Chapter 4. The Ecology of Post-Smolts of Atlantic Salmon
- Derek Mills MSc, PhD, FIFM, FLS
Published Online: 20 NOV 2007
Copyright © 2003 by Blackwell Science Ltd.
Salmon at the Edge
How to Cite
Hansen, L.P., Holm, M., Hoist, J.C. and Jacobsen, J.A. (2003) The Ecology of Post-Smolts of Atlantic Salmon, in Salmon at the Edge (ed D. Mills), Blackwell Science Ltd., Oxford, UK. doi: 10.1002/9780470995495.ch4
Atlantic Salmon Trust
- Published Online: 20 NOV 2007
- Published Print: 7 JUL 2003
Print ISBN: 9780632064571
Online ISBN: 9780470995495
- atlantic salmon;
- marine ecosystem;
- life cycle;
- commercial fishery
This chapter contains sections titled:
Anadromous Atlantic salmon move from fresh water to the ocean and gain weight. The fish move over large areas and are exposed to different environments and ecological communities during the marine phase of the life cycle. Although the biomass of salmon in the ocean is very small compared with the biomass of other pelagic marine species, Atlantic salmon are still part of the marine ecosystem and subjected to fluctuations and changes in that system.
The distribution of salmon in the sea is probably dependent on several environmental factors like surface temperature and surface currents. Furthermore, the oceanic distribution of salmon may probably also be determined by genetic components, for example that salmon have developed navigation systems that bring the fish to the right place at the right time, and thus maximize fitness. It is also reasonable to assume that the availability of suitable food organisms affects the distribution of salmon in the sea, as growth and survival are important fitness characters as well.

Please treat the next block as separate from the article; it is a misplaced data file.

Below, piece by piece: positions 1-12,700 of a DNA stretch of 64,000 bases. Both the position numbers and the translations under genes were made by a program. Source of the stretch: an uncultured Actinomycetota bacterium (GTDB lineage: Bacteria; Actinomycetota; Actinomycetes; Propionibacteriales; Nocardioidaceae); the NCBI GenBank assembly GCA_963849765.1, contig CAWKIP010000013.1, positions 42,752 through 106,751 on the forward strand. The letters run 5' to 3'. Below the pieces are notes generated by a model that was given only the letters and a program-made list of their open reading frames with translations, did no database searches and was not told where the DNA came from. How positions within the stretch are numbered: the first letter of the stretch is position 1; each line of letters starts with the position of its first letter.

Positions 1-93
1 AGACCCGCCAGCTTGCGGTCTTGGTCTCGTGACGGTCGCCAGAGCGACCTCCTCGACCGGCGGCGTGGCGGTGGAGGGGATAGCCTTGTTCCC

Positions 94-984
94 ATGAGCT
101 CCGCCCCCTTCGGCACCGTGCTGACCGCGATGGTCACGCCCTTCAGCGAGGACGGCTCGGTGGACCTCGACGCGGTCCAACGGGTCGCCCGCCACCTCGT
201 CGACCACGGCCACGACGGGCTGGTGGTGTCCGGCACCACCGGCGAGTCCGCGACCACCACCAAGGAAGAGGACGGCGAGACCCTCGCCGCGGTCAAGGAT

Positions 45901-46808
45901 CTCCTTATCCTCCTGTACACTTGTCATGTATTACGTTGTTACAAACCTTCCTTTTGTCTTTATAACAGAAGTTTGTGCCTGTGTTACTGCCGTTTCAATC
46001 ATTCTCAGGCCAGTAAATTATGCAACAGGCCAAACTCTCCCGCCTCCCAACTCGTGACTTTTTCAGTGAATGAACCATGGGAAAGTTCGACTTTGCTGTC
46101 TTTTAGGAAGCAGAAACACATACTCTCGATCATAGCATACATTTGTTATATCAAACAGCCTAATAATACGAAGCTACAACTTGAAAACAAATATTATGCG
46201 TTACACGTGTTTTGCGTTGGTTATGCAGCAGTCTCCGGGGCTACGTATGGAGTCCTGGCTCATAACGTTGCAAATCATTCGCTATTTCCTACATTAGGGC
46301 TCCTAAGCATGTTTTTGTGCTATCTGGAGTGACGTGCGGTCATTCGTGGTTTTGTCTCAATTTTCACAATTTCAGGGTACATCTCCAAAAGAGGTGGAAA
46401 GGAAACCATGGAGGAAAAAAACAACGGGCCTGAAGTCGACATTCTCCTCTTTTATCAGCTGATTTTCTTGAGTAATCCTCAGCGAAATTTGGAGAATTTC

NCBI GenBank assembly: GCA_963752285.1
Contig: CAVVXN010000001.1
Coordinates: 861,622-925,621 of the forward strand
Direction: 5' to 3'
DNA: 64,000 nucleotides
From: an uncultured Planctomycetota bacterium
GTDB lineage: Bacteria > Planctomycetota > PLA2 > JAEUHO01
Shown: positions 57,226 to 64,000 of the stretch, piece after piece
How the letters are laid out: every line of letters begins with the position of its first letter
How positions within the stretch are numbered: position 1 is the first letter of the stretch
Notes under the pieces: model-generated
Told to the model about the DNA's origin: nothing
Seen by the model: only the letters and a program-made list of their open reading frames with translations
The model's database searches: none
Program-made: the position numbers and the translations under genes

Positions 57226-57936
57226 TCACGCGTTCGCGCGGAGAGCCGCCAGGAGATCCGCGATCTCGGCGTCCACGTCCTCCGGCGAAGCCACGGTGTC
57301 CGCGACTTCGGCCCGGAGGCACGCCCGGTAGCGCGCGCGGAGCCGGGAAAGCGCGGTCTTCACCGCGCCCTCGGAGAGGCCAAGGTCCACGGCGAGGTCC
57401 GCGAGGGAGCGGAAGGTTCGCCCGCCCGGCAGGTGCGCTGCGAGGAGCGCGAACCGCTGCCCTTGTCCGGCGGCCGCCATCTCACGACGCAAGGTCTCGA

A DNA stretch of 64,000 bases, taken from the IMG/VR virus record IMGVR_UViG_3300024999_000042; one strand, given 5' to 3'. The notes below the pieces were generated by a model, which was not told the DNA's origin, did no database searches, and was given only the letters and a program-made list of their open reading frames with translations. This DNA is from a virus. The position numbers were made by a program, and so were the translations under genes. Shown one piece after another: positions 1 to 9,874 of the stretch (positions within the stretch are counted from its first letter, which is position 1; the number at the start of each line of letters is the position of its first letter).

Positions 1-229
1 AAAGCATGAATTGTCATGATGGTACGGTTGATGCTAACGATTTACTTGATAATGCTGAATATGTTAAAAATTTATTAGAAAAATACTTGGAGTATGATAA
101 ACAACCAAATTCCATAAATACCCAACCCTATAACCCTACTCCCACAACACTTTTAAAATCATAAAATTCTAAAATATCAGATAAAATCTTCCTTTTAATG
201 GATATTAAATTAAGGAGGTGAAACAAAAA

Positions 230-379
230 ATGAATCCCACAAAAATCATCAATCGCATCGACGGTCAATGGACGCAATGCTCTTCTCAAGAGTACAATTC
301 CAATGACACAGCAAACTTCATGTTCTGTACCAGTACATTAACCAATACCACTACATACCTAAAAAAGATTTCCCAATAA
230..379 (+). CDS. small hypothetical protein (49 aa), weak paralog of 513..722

Salmon spend most of their time in the ocean close to the water surface, and prey on different pelagic animals such as crustaceans, fish and squid. Several authors have suggested that Atlantic salmon are opportunistic feeders, but selective feeding has also been described.
The abundance of Atlantic salmon in the north Atlantic has declined considerably in recent years. The decline is evident from most of the salmon distribution area, and is most pronounced for large salmon, but there appears to be no significant density-dependent mortality of salmon in the sea as there is in fresh water. The abundance of salmon is dependent on several factors such as smolt production, natural and manmade mortality. It has been shown that marine mortality accounts for a significant proportion of the decline, and is associated with a decline in the temperature to which postsmolts are exposed during the first months at sea.
There are many factors thought to influence marine mortality of salmon. Although it has been suggested that the highest mortality takes place at the postsmolt stage, there are also indications that heavy mortality may occur later in the life cycle. Important sources of postsmolt mortality are predation, infestations of parasites and diseases, influences from freshwater life, as well as synergistic effects between these and a number of other factors. Furthermore, salmon may respond to changes in the ecosystem by altering their life histories, which may be seen by, for example, changes in growth rates, sea age at maturity and seasonal return pattern.
Salmon are harvested in the ocean, but exploitation in commercial fisheries is now close to zero. On the other hand, recent information from surface trawling experiments in the Norwegian Sea has raised concern about the significance of by-catches of salmon postsmolts in pelagic fisheries for marine species.